The Internet-as-resource has arrived for job seekers, according to Evelyn Ledsham.
“The use of the Internet as a job-seeking tool has gone from IT to all seekers,” Ledsham told a group at the recent Finding and Recruiting Passive Job Seekers conference in Toronto. “During the last year more Internet savvy users are using the Internet to seek jobs outside IT, like sales, health care and engineers.”
For example, the vice-president of sales and services for Ecruiter.com said between Sept. 1998 and July 1999 24 per cent of people searching for jobs on the Internet were looking for administrative positions.
She noted job seekers are beginning to use corporate sites more when hunting and predicted they would be just as crucial to on-line job-seeking in the next year as are posting boards now. Ledsham added 66 per cent of HR professionals used the Internet as a recruiting tool in 1999.
She suggested to business leaders that having an easily-accessible job site attached to the corporate site would draw the best people. “Think about a single source creating a very qualified database.”
seeking the non-seekers
In a later interview Ledsham noted on-line job posting draws out passive job seekers by giving them two-click access to information. “The passive job seeker will no longer be truly passive. That part of the market may seem to disappear.”
However, she stated the new employee does not always have the longevity he or she once had.
“If you think about it, just because you accept a job one day doesn’t mean you aren’t looking for a different one almost right away,” Ledsham said. “Because of this employers need to be continuously recruiting.”
There is a tremendous need to maximize the performance of the hiring cycle, Ledsham said. “If you take two to three weeks to even be able to decide which candidates to contact for a potential interview, it is very possible they will already have started their new job.”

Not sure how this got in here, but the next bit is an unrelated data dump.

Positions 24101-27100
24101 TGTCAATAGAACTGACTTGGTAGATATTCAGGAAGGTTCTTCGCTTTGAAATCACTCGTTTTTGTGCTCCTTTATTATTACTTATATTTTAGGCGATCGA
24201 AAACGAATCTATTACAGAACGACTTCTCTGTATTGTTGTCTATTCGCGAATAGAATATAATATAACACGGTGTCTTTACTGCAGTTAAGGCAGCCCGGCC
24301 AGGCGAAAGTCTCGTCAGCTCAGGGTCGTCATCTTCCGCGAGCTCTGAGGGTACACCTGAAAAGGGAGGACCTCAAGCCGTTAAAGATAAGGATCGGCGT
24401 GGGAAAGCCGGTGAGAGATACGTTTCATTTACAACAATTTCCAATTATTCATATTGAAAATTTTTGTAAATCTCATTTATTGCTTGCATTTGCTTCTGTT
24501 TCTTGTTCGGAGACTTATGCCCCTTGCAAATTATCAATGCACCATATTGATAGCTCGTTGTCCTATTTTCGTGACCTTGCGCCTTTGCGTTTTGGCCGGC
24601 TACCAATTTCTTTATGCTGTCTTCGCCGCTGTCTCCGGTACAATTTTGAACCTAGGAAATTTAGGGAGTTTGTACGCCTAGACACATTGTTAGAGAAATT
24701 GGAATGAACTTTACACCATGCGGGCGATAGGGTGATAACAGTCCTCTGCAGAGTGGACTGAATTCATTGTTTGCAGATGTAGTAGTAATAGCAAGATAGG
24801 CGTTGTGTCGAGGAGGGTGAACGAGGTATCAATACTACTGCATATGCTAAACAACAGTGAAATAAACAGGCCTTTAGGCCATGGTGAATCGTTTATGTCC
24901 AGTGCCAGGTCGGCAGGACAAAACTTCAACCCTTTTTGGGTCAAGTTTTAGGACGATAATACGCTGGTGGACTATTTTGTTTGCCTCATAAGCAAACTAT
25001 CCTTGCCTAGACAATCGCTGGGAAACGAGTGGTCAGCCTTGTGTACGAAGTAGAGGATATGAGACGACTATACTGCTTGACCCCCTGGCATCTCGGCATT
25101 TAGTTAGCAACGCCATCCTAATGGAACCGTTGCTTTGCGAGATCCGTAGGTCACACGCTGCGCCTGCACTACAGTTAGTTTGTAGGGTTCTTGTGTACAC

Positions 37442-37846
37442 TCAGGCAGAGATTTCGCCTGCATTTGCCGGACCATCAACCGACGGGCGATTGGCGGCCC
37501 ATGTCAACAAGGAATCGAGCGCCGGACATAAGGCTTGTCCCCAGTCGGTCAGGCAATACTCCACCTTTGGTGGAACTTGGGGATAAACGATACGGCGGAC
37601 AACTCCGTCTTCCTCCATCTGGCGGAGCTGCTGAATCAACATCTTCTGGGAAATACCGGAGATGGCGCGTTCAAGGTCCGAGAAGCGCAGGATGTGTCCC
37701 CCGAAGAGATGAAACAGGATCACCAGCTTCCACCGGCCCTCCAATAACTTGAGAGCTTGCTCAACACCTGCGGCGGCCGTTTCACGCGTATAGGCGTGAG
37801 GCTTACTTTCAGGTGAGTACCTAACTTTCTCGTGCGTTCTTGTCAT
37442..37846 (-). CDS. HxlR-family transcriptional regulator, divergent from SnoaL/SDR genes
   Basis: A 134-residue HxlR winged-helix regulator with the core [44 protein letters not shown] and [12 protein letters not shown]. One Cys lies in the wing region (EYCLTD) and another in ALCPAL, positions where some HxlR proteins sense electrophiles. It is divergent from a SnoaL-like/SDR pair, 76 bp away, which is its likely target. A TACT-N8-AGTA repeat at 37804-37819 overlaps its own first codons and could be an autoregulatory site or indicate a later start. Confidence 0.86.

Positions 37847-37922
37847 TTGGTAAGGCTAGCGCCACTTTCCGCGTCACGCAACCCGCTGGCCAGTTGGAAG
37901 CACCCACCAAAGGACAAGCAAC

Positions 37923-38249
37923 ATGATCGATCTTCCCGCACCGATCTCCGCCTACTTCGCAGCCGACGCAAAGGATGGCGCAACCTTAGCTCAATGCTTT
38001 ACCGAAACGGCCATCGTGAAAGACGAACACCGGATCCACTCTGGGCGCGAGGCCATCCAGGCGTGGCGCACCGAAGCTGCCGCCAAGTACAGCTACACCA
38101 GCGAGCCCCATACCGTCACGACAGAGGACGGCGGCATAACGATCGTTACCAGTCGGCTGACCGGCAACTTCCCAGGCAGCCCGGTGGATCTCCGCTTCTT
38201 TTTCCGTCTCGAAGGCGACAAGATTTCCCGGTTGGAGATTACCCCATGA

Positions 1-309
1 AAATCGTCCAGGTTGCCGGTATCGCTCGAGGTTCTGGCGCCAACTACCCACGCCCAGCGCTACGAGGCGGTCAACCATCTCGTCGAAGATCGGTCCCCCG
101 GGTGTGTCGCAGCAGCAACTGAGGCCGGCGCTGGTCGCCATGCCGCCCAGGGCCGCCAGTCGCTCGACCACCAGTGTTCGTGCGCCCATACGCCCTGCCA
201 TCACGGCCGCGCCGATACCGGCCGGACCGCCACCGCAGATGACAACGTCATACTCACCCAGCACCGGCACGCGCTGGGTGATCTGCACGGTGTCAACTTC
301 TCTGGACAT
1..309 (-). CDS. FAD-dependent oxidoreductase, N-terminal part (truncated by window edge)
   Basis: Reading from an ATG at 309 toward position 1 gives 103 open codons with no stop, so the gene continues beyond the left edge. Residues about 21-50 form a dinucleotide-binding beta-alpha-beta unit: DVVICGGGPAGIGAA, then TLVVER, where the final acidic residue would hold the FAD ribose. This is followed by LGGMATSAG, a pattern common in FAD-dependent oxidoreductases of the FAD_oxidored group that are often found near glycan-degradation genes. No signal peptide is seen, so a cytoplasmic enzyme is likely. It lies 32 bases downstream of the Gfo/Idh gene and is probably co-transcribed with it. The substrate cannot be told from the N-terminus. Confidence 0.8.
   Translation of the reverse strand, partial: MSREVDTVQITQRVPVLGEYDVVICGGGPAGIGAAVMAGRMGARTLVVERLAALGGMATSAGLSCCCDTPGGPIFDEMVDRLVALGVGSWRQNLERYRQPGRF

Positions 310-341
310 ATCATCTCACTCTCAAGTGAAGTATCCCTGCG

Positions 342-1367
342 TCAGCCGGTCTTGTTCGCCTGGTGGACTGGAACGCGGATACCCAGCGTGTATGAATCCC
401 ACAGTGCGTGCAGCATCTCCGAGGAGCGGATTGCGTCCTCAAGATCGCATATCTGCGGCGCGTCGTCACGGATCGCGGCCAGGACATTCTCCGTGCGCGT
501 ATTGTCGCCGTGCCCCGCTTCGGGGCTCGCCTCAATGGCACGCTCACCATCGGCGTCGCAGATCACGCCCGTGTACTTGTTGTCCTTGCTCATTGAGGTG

And she stressed Web recruiting is a quick and inexpensive way for employers to do that and it can reduce the time to hire.
She noted that a recent iLogos survey indicated that the Internet seems to attract a higher calibre of employees.
“In fact, 80 per cent said the Internet produced higher-calibre applicants than other methods of recruiting. Some of the reasons given for this were the Internet is accessed by a wider spectrum of candidates, users tend to be more technically inclined and from a broader geographical range, and that the Internet can attract applications from passive job seekers.”
She suggested people ensure their sites are engaging to the potential employee by adding resources such as a career counselling program or a career agent, which will notify people if a job suited for their qualifications is available.
“Consider ease of search and layout,” she said, pointing out that one in of four potential job seekers will decide not to apply to a company because of poor site design.
Ledsham reminded the group of the rules of sales. “For every great experience, a person will tell five people. For every bad experience, a person will tell a minimum of 15 people.”
She stressed Web site recruitment should spill over into all aspects of business and marketing.
“Be sure to include a www Web site on every piece of advertising information that you send out. Put it on your letterhead. Put the Web site address on your trucks and on your automated voice message on the phone, have them say, ‘For more information visit our Web site.'”
Regardless of recruitment method, however, finding the right people is getting harder. “In the ’80s it was mostly about how can we get trained candidates for the newest software packages? Well, today it is about how can we attract and retain the best talent for each and every department in our organization? And, finding great people is only going to get tougher.”
She noted the technology sector is growing dramatically and this has led to a shortage of labour. “Industry sources estimate that there were approximately 400,000 unfilled tech positions in Canada in 1999.”